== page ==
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Ex-Nagasaki Univ. president exposed to radiation from A-bomb dies at 92

Hideo Tsuchiyama (Mainichi)

NAGASAKI -- Former Nagasaki University president Hideo Tsuchiyama, who was exposed to radiation from the atomic bombing of Nagasaki as a student during World War II, died on Sept. 2 of multiple organ failure. He was 92.

Tsuchiyama, who was away from Nagasaki at the time of the atomic bombing on Aug. 9, 1945, was exposed to radiation after re-entering the city the following day. He worked hard to rescue other hibakusha, or people exposed to the bombing and its radiation. At the time, he was a student at Nagasaki Medical College, the predecessor of Nagasaki University School of Medicine.

After studying in the United States, Tsuchiyama became professor at Nagasaki University in 1969. He served as president of the university from 1988 to 1992.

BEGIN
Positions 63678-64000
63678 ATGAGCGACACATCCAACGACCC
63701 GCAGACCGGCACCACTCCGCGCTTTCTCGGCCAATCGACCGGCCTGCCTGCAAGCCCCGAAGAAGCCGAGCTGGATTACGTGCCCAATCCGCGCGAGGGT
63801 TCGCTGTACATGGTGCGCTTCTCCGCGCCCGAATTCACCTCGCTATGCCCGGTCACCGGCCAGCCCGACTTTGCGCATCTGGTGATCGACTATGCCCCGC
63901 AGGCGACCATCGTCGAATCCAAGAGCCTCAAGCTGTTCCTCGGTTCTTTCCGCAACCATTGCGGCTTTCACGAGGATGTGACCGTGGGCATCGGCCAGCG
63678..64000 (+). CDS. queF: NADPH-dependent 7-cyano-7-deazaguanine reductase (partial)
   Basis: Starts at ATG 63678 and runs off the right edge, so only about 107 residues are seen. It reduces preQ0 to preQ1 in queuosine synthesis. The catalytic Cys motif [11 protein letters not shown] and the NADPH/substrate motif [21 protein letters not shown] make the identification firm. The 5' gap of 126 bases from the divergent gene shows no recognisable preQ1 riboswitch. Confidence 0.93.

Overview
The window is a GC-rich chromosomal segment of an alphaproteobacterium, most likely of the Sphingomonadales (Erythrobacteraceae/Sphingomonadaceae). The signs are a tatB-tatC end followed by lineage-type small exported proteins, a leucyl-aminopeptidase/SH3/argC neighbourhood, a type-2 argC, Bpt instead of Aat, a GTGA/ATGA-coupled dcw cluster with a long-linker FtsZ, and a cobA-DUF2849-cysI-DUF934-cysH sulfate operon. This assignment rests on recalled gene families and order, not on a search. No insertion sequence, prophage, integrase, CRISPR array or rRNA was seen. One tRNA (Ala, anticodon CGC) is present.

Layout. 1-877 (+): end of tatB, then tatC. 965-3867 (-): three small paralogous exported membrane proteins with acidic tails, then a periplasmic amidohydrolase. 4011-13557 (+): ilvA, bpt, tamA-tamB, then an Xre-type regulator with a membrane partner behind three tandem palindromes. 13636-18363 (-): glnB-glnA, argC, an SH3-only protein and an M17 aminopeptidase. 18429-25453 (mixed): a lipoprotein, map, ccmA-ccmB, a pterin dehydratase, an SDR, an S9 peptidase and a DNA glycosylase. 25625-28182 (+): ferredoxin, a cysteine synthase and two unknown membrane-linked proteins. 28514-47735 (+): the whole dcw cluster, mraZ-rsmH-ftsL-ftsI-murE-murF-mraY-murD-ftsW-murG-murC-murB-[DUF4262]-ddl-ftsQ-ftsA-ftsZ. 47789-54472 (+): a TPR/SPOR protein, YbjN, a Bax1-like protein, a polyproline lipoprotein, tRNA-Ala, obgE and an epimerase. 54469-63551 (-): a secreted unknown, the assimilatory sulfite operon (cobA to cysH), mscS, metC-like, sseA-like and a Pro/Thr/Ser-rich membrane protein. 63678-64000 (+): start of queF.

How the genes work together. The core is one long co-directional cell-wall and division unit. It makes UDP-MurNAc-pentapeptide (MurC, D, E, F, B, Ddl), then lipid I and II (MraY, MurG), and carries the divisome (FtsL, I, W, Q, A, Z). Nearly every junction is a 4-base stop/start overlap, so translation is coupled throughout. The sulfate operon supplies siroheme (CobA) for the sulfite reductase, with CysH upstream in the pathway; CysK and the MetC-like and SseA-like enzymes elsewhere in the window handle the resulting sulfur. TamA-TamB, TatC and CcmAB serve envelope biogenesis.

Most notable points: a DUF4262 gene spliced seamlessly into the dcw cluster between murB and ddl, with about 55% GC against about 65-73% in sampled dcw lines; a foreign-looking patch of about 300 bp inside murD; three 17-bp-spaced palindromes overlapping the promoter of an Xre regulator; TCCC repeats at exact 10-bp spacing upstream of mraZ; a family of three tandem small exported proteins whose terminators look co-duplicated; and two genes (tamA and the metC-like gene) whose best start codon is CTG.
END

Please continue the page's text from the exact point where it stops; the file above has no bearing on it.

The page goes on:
After stepping down, he was deeply involved in a citizens' movement to call for nuclear disarmament and lasting peace.

Tsuchiyama served as a member of a committee to draft a peace declaration read by the Nagasaki mayor on the Aug. 9 anniversary for 25 years from 1990. He was chosen as an honorary citizen by the municipal government in 2010.

In the Mainichi Shimbun's Hibakusha series, Tsuchiyama sounded an alarm bell over the enactment of security-related legislation and moves to revise the war-renouncing Constitution.

Funeral services will be held only among his close relatives.

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